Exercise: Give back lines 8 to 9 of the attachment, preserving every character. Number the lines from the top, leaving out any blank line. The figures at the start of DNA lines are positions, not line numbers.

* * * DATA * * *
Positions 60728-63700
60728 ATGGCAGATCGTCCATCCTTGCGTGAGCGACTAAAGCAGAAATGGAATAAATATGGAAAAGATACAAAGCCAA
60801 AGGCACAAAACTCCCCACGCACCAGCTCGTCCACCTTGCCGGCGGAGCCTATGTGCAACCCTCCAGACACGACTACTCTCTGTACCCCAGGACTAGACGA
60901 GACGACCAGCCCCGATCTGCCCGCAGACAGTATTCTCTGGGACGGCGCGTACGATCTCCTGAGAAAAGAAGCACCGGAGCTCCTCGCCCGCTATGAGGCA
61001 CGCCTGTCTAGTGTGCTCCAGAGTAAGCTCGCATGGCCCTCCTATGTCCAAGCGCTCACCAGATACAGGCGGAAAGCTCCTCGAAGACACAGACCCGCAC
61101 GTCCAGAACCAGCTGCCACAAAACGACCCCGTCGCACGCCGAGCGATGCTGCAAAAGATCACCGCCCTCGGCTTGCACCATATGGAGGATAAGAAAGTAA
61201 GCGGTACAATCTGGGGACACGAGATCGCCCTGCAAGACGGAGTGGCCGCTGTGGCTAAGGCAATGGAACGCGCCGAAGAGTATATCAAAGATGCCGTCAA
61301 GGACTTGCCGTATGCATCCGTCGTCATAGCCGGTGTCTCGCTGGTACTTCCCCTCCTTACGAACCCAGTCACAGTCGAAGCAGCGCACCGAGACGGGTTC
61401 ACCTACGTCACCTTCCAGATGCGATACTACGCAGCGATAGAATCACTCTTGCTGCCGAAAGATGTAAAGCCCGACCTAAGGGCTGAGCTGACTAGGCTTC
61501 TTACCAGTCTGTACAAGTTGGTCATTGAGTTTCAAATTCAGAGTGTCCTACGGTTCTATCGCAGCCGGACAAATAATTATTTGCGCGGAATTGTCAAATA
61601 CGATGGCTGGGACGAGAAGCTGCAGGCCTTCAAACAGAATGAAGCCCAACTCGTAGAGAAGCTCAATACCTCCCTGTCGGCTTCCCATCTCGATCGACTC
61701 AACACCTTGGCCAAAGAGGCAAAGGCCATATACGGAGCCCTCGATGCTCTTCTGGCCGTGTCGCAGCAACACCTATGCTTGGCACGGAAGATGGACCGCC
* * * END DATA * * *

61301 GGACTTGCCGTATGCATCCGTCGTCATAGCCGGTGTCTCGCTGGTACTTCCCCTCCTTACGAACCCAGTCACAGTCGAAGCAGCGCACCGAGACGGGTTC
61401 ACCTACGTCACCTTCCAGATGCGATACTACGCAGCGATAGAATCACTCTTGCTGCCGAAAGATGTAAAGCCCGACCTAAGGGCTGAGCTGACTAGGCTTC